On Mon, 19 Jul 2004, The Purple Streak, Hilarie Orman wrote:
However, the current discussion has, at its heart, this question:
Will OPES modify SMTP message bodies?
There is an obvious slippery slope adjacent to modification of email
content. With HTTP, the information is usually meant for many
recipients (anyone who asks). For SMTP, it is frequently
individual-to-individual, and privacy concerns are paramount. I'd
argue that a very high standard of privacy and integrity protection
should accompany any venture into this area. We need at the minimum
a document on "security and integrity guidelines for OPES SMTP
Can you help me understand why "SMTP security guidelines" are
far more important than "HTTP security guidelines"? The above text
implies, to me, that misleading millions (anyone who asks) is somehow
less important than misleading an individual. I suspect that is not
your motivation for the "SMTP security guidelines" document, but I am
not sure what is.
Certainly (IMHO), spam and phishing already educated everybody
that could be educated that they should not trust ordinary e-mails
more than an ordinary web page. Thus, we are not talking about some
elevated level of trust (compared to HTTP) that OPES ought to protect.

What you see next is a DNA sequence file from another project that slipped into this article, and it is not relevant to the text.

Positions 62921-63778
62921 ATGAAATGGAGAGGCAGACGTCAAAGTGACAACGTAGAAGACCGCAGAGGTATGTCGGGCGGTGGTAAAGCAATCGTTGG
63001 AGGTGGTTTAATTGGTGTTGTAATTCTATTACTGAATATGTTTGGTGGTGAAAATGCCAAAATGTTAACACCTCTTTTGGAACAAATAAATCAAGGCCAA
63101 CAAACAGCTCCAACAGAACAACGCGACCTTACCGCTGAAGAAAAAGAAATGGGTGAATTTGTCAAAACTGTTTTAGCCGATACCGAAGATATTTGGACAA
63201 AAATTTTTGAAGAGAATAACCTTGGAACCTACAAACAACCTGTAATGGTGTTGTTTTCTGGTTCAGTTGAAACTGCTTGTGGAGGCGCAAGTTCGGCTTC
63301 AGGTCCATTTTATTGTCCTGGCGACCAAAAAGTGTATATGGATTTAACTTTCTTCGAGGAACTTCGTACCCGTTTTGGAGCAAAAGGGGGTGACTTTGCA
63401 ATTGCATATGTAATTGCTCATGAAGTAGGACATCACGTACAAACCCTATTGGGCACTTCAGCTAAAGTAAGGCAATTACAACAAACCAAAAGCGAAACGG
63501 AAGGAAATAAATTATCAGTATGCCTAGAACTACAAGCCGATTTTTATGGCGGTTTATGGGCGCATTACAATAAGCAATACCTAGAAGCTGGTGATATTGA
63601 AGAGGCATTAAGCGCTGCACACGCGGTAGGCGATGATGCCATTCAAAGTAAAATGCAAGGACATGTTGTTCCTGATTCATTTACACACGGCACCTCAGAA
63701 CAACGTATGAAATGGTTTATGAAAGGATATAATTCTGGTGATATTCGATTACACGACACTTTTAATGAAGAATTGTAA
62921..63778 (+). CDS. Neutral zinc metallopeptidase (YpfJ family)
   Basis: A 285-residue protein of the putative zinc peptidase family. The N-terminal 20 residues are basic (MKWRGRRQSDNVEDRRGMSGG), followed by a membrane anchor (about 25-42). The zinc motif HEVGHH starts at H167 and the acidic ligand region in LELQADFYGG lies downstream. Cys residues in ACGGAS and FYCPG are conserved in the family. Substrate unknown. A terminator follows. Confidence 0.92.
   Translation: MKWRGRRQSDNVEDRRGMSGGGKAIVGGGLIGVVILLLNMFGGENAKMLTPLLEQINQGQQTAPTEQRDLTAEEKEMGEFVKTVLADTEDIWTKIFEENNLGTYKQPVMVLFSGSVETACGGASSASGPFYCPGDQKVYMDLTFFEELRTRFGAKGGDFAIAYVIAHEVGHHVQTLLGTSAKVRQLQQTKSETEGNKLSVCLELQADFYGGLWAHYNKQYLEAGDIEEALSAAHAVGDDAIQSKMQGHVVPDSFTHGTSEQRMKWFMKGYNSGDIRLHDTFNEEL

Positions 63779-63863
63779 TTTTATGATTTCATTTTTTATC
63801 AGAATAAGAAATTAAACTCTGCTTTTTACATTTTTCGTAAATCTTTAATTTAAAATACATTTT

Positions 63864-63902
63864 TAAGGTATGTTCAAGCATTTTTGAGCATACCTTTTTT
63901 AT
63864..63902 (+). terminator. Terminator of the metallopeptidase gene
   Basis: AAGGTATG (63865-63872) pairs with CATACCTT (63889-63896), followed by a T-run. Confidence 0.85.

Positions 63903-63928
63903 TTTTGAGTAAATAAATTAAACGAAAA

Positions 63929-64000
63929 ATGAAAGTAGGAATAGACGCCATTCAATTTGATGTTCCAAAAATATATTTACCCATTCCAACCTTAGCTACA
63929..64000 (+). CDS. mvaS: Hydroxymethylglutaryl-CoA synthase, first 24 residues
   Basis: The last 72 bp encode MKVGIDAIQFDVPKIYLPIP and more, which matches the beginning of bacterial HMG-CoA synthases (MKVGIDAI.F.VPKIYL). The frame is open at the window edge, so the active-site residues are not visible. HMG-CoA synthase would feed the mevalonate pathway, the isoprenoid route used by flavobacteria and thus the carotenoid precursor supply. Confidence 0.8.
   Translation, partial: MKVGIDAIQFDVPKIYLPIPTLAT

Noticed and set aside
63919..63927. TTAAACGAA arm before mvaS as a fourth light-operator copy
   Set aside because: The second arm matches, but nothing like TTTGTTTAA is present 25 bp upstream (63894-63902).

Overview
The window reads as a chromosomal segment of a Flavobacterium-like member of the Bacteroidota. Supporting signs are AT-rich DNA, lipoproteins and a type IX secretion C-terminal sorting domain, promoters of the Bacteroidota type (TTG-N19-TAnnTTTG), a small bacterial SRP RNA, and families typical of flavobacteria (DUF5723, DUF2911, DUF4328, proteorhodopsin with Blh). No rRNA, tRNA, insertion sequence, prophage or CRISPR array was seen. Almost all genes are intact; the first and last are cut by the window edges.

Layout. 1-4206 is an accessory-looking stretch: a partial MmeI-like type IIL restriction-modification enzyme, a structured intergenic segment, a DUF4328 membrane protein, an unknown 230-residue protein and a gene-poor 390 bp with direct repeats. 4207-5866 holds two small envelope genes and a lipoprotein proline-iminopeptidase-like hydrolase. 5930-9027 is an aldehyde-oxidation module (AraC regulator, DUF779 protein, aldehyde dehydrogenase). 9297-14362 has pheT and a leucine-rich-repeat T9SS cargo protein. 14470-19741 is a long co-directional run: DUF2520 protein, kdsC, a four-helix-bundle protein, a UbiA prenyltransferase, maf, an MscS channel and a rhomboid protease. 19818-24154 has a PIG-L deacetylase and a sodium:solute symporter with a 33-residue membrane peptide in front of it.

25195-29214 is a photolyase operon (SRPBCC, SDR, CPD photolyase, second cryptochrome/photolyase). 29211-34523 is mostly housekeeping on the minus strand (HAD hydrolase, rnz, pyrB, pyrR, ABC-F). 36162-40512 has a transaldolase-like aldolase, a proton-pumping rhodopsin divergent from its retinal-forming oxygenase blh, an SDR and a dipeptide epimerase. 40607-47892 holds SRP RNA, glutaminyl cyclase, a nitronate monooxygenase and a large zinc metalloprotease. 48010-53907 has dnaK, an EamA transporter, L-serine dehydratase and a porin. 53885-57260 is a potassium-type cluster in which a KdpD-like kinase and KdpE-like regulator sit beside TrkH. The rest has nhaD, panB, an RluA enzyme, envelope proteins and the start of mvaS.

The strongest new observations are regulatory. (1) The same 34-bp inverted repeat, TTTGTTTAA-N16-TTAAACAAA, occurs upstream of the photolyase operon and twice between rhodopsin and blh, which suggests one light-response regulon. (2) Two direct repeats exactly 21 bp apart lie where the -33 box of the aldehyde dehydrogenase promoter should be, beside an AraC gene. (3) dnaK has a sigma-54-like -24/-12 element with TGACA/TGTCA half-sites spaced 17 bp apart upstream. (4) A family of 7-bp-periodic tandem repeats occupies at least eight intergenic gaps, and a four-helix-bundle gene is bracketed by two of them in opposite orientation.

Perhaps we can start from a different angle: How would
"security and integrity guidelines for OPES SMTP services" document
differ from what this WG and the IAB already wrote about security
aspects of OPES?
I see some nugget of an idea about doing message body adaptation on
the mail agents themselves (the agents that store messages, like
POP3 servers), and I always felt that was the way to go for most of
the SMTP services.
IMHO, the "best" agent/location for adaptation depends on the
adaptation. For provider-authorized adaptations, SMTP agents closer to
the provider are usuallly more appropriate. That usually includes MTAs
and excludes IMAP or POP servers. For user-authorized adaptations,
SMTP agents closer to the user are usuallly more appropriate. That
often includes MTAs (when user controls them) and IMAP or POP servers.
The only compelling argument for modifying the message body "in the
network" is to remove malicious code, though even that is a slippery
There are many compelling (IMHO) arguments for adapting the message
body on the edge of the network: A group of clients behind the same
edge may want to attach a French translation to every English e-mail.
An IP-to-WAP edge may want to reformat HTML and strip images. A CDN
may want to insert local ads into mailing list postings. Doing all of
the above adaptations at the IMAP or POP server may be impractical.
(my ISP insists on removing the MIME type URL in IETF
Let's assume your ISP is using OPES for the above adaptation. If you
have authorized your ISP to adapt your e-mails by agreeing to their
policies, then there is no problem from OPES point of view. If you
have not authorized, you can take your ISP to court and/or switch ISPs
(the practically of either solution is outside of OPES scope, of